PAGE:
This essay on Agnes Moorehead and her performance in Citizen Kane was written by Evan Davis, UW Alum and former Cinematheque staff member
What is there left to say about Citizen Kane, the “greatest movie ever made” (or second-greatest, depending on who you read)? The stories of its production and release have been visited and re-visited, refuted and affirmed, analyzed and and analyzed and analyzed. On a personal level, the film was my cinephile origin story: A late-night viewing in September 2001, at the raw age of 16, changed my life forever. But even that experience has been picked through in the dark corners of my own psyche. Orson Welles’s first feature is a bleached skeleton on the dried riverbed of movie history, the vultures fat and happy from their feast. So I’m just going to talk about Agnes Moorehead, the most underrated actor of her generation.
Moorehead has deep Wisconsin roots. Her family moved to Reedsburg from St. Louis in 1919, when Moorehead was a young woman. She earned a Master’s degree in English at UW-Madison, working as a teacher throughout her young life. She studied acting at the American Academy of Dramatic Arts in New York, and just before turning 30, she decided to chase her childhood dream of being a star. But it wasn’t to be, not at first, anyway. Moorehead struggled to find work, going hungry for much of those early years in New York. Radio gave her a steady paycheck, and in 1937, the 36-year-old Moorehead met a hotshot 22-year-old theatre director who would become the catalyst for her nascent career: Orson Welles. Moorehead spent two years as part of the Mercury Theatre on the Air and Campbell Playhouse cast, in addition to playing Margo Lane opposite Welles’s Lamont Cranston in The Shadow. When Welles uprooted Mercury to Hollywood in late 1939, Moorehead went along. Citizen Kane was their first film, and dear old Agnes was off and running.
Moorehead’s role in Kane is not exactly a large one based on screen time; she’s in only one scene—two shots total—for all of four minutes. But as Mary, the mother of Charles Foster Kane, she may have the most important role in the whole film. She is, after all, the psychological engine that drives Kane for the rest of his life, the symbol of lost innocence, of love never received; Rosebud in the flesh.
Moorehead has to make quick work of her time onscreen in order to convey the importance of Mary’s position in relation to young Charlie, but also the importance of the decision she makes. Welles helps anchor those acting choices by using the famous long-take, reverse tracking shot that keeps the young Kane perfectly framed in the boarding house window while Mary signs her brand-new gold fortune—and Kane’s legal guardianship—over to Walter Thatcher’s (George Coulouris) bank in the foreground. Watch Moorehead in this first shot, the icy resolve in her face, curtly shutting down Kane’s father, Jim (Harry Shannon). It’s all business, an investment made for future return. Jim subtly shuts the window as she signs the papers, closing the link between Mary and Charles, however briefly. And in a feat of pure, unbridled power, the camera tracks forward again as Mary goes to open the window, restoring the maternal bond.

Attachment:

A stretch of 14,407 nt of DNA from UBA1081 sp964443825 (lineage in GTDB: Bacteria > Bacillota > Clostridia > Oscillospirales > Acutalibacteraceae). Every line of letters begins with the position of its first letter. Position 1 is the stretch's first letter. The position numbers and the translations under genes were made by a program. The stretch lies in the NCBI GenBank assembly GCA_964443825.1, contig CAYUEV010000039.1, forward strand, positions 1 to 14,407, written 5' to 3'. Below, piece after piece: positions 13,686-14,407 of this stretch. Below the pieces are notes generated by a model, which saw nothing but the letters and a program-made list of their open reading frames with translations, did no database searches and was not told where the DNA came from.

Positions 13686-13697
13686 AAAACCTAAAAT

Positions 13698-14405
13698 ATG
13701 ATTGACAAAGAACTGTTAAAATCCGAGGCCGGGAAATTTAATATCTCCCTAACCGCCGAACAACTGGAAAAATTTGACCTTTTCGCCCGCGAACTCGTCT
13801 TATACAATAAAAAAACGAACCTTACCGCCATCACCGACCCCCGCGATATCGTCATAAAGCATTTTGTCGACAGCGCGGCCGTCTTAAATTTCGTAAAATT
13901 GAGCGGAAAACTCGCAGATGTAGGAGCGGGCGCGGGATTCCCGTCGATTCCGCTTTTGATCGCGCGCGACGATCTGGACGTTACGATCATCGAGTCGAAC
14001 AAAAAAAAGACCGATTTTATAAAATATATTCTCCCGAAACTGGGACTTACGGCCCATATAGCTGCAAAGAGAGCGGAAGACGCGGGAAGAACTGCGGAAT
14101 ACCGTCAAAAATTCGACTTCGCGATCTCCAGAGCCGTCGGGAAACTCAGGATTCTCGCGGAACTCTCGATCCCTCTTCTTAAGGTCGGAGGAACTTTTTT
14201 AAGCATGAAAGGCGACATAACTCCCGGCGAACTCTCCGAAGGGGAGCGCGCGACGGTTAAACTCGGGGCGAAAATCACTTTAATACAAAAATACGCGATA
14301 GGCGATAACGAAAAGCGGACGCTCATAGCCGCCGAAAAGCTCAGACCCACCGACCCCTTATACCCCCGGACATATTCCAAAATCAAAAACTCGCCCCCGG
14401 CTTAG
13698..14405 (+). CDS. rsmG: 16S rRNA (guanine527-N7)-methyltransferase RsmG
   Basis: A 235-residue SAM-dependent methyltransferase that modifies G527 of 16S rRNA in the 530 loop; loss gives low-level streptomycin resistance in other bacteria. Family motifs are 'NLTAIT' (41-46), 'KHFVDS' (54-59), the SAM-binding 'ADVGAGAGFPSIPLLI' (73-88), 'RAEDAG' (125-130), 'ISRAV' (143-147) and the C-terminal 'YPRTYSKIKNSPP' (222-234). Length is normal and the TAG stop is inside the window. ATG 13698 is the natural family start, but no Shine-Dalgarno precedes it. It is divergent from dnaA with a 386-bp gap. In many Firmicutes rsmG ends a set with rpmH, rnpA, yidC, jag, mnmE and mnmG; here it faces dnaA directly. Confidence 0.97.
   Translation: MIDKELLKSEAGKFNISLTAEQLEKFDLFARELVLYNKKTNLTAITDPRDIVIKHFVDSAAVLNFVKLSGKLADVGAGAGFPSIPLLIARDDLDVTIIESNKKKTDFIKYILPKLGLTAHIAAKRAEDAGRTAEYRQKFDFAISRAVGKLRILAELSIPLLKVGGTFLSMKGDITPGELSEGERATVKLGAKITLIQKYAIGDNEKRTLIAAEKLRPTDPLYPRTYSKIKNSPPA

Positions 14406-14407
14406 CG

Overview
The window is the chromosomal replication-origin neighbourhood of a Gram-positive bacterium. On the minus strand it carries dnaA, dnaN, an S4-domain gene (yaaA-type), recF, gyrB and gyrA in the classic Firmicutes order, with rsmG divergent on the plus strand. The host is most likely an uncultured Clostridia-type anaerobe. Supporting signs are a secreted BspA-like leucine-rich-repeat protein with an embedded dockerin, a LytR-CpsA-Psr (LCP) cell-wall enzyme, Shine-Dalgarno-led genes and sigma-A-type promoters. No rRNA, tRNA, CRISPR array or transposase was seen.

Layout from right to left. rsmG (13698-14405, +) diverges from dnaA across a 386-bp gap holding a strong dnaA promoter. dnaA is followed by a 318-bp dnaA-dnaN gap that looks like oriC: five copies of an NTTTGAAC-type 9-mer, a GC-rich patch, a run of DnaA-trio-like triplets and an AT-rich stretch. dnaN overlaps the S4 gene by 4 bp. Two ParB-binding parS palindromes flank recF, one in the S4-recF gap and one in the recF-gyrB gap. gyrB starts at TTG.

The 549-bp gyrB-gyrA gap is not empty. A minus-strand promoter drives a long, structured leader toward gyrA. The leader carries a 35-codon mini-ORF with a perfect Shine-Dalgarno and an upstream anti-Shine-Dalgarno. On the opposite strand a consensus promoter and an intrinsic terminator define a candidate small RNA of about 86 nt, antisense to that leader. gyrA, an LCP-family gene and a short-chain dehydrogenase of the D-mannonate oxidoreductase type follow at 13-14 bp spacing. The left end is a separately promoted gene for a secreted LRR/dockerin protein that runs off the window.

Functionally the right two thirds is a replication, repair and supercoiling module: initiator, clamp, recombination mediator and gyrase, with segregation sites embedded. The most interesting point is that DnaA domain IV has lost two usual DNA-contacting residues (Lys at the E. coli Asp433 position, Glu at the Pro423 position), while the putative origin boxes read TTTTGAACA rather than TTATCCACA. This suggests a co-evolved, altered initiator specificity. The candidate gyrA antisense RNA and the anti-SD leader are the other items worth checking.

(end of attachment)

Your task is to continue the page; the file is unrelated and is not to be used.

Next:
It’s the first part of that second shot where you realize that Mary Kane is not simply a woman doing what she thinks is best for her son, but is bearing the full, tragic weight of that decision. A part of her is being severed. She stares out the window in medium-close-up, Thatcher and Jim in deep-focus midground, framing her. She maintains the same steely resolve, but her pain boils underneath her face, simmering and seething with false placidity. Citizen Kane comes down to this face, and the single line she utters: “I’ve got his trunk all packed. I’ve had it packed for a week now…” Mary Kane is confident that her son will be better off. But she can barely suppress the tragedy of losing him to the pages of history. Most actors portray such a loss by using every facial contortion and bodily gesticulation in the book; Moorehead doesn’t move an inch.
Welles’s critics often like to paint him as a showboat, a clever trickster more interested in showing off with the camera than a director possessed of any emotional or thematic depth. One can charitably describe this position as foolish. The man knew what he wanted to convey in his work, and used the oft-unconventional, always expressive tools at his disposal to get there. But when it came down to it, he loved actors most of all, and knew how to get the best out of them. With Moorehead, he had a perfect foil. It’s not insignificant that Welles called her “one of the best in the world.” Moorehead’s greatest performance was probably Fanny Minafer in The Magnificent Ambersons, but in her four minutes of screen time in Citizen Kane, she set in motion the tragedy of Charles Foster Kane’s life, all while masking the anguish of doing so. Those two shots never fail to bring me to tears, and it’s all because of Agnes Moorehead’s quietly devastating performance.